It started with Big Pink the house. Then came the LP, The Band’s classic 1968 debut record that lodged itself so thoroughly in our cultural subconscious we’ll forever be humming its lines, “Pulled into Nazareth, was feelin’ ’bout half past dead . . .” Now comes Music from Big Pink, a novella by John Niven, No. 29 in Continuum’s quirky and admirable “33 1/3″ series that matches seminal rock albums to good prose. Niven’s is the first fictional treatment of Big Pink, and it’s easy to see how he might have spied a worthwhile story up there in the mountains of Woodstock.
“When I think about that album, I still have to laugh about how close the songs were to our lives,” drummer Levon Helm wrote in his memoir This Wheel’s on Fire. “The characters that appear in the lyrics—Luke, Anna Lee, Crazy Chester—were all people I knew. The music was the sum of all the experiences we’d shared for the past ten years, distilled through the quieter vibe of our lives in the country.”
Alas, there’s no one named Luke in Niven’s story; instead, he distills his vibe through Greg Keltner, an earnest, music-loving college dropout-slash-dope dealer who’s always saying stuff like “Hey, wanna go to the john and get fucked up?” Greg follows a friend to Woodstock and ends up supplying the likes of Bob Dylan, his infamous manager Albert Grossman, and of course Helm and the boys. In place of Anna Lee, meanwhile, there’s Skye, whose name sort of says it all. She’s Greg’s inevitable crush, a girl born with a Rolling Rock in her fist and who likes to respond to everything with “Rilly?” to which Greg is prone to shoot back, “‘Yeah.’ Yeah rilly, you fuckin’ bitch.”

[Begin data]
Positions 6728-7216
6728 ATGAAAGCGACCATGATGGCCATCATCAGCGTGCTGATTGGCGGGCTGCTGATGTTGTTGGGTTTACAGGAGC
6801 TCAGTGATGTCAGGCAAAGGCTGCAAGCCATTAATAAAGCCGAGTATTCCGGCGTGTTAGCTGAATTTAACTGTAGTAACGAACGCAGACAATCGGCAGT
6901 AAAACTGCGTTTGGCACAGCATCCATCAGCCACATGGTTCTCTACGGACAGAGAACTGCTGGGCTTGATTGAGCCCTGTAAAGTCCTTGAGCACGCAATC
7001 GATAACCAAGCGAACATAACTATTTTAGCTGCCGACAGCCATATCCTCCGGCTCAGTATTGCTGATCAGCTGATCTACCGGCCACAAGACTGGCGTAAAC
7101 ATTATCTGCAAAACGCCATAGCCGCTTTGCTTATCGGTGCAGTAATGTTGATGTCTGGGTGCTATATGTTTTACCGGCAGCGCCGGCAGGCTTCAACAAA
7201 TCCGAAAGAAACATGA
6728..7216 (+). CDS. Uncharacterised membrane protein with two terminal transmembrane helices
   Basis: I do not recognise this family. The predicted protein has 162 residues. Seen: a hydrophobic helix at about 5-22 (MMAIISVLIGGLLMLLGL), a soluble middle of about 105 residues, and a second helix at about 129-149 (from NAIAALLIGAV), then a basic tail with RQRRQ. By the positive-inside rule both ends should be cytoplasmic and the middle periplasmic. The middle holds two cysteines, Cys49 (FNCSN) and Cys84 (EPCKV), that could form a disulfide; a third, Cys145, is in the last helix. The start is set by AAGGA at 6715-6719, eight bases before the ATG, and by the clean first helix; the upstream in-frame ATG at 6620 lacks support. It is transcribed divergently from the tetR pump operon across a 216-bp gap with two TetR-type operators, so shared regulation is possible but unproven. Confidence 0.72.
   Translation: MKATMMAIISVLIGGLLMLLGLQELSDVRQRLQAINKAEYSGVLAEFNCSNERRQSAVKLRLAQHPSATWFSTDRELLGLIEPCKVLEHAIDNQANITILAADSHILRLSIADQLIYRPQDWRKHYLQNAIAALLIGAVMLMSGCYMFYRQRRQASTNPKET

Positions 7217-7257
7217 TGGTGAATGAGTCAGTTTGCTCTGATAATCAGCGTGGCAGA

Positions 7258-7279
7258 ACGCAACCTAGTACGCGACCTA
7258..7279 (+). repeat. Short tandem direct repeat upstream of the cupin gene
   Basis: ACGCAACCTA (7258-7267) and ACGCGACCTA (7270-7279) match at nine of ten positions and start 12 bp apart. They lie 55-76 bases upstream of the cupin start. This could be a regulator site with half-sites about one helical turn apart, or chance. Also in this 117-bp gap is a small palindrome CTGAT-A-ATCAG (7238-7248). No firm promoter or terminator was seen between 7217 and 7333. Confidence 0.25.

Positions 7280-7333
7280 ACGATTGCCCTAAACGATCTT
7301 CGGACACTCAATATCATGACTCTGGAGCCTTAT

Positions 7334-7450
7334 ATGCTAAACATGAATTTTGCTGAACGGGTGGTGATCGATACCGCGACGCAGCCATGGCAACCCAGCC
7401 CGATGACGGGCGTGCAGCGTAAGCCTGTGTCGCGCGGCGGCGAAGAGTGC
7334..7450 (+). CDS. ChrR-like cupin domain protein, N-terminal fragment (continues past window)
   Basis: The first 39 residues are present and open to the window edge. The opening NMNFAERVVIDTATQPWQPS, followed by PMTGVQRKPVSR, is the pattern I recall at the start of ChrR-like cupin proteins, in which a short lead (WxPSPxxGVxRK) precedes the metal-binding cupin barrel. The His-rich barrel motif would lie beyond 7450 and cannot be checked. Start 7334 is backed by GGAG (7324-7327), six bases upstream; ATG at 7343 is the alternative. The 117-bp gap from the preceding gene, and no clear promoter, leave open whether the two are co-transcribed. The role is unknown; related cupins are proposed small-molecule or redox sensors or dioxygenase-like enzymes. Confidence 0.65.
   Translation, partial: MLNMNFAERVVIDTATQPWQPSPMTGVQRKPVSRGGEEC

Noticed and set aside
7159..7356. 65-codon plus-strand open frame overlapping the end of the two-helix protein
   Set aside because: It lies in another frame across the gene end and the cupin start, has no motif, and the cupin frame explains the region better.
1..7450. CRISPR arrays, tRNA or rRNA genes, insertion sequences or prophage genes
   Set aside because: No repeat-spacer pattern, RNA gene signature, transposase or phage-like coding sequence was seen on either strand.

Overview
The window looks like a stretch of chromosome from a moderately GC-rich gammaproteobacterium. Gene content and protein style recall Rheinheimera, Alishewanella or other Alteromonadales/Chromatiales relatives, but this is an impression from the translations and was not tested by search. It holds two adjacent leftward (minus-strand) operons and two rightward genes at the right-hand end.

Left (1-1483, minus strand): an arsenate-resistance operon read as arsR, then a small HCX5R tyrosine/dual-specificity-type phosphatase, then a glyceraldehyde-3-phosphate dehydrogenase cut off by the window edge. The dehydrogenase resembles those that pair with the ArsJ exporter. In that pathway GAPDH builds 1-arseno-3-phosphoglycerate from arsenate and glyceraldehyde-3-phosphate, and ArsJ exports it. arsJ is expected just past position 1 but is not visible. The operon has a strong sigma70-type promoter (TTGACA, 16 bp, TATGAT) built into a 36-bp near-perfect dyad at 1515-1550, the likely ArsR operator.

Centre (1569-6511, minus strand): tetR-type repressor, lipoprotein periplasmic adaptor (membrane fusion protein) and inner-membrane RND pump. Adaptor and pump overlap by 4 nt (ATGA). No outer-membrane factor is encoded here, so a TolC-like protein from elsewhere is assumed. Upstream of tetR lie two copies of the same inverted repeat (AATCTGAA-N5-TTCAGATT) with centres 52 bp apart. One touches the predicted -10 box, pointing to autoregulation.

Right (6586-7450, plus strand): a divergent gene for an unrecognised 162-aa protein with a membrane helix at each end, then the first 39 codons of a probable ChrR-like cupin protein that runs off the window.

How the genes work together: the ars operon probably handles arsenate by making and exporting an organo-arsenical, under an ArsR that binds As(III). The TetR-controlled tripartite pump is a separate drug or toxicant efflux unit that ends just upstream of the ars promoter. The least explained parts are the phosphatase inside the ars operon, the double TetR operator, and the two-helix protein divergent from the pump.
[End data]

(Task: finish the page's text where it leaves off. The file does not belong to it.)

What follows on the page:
And as for Crazy Chester—well, he could be just about
anybody. In Niven’s book they’re all tripped out or
coked up, so that after one Crazy Chester ingests too
much powdered Khe Sanh, another Crazy Chester decides
that the only remedy is a few ice cubes punched
through the back door. Greg gives us that moment with
typical stoner understatement: “He and I looked at
each other. I shook my head. No way, man, I didn’t
even know the fuckin’ guy. ‘Ah, fuck it,’ he said.”
Ah, fuck it indeed. That’s the level at which Niven’s characters operate—”classic cliché shit,” to quote Greg—which is maddening and, ultimately, deadening, especially since Big Pink begins with such a big syringe full of pathos. It’s 1986 and Greg, no surprise here, is a real mess, barely getting by, when he sees the paper: Richard Manuel of The Band is dead. A suicide. Greg puts on the album, which plays “good and slow, slow as memory, the beat of my heart.
Finally, here was Richard’s voice, trembling in fuckin’ agony; “We carried you in our arms on Independence Day.” He sang the words the way he’d sung everything: as though the information contained in the lyrics would end him.
This is on page 3—page fuckin’ 3! as Greg would say—and it’s the only moment in the story that feels real. Writing, character, and music are all in focus. (By chance, Helm also begins his book with Manuel’s death. “What I saw just broke my heart,” he wrote on finding the body. “That’s for damn sure. It would’ve broken yours too.”) All the worse, then, that for the rest of Big Pink Niven treats us to groaningly bad descriptions of music that skip like a record:
Page 46: “It sounded to me like nothing on earth and, at the same time, like it’d been recorded a hundred years ago and dug up out of the ground.”
Page 113: “. . . it sounded brand new—like nothing I’d ever heard before—and at the same time it sounded ancient . . .”
Of course, Big Pink is a novel. It cannot and should not be music criticism; it probably shouldn’t even aspire to spinning out some freeform Lester Bangs–style tribute. But it has to do better than “it was old, it was new, it was like nothing on earth” or how can readers understand, let alone care? Perhaps Niven assumes we’ve heard these songs before; perhaps he depends upon it. A better writer would have excited us into listening again, only with his ears this time. Instead, we’re stuck with Greg’s ears, in which notes hang in the air, “fading like glory.”
As Greg would say, “I mean, fuck.”
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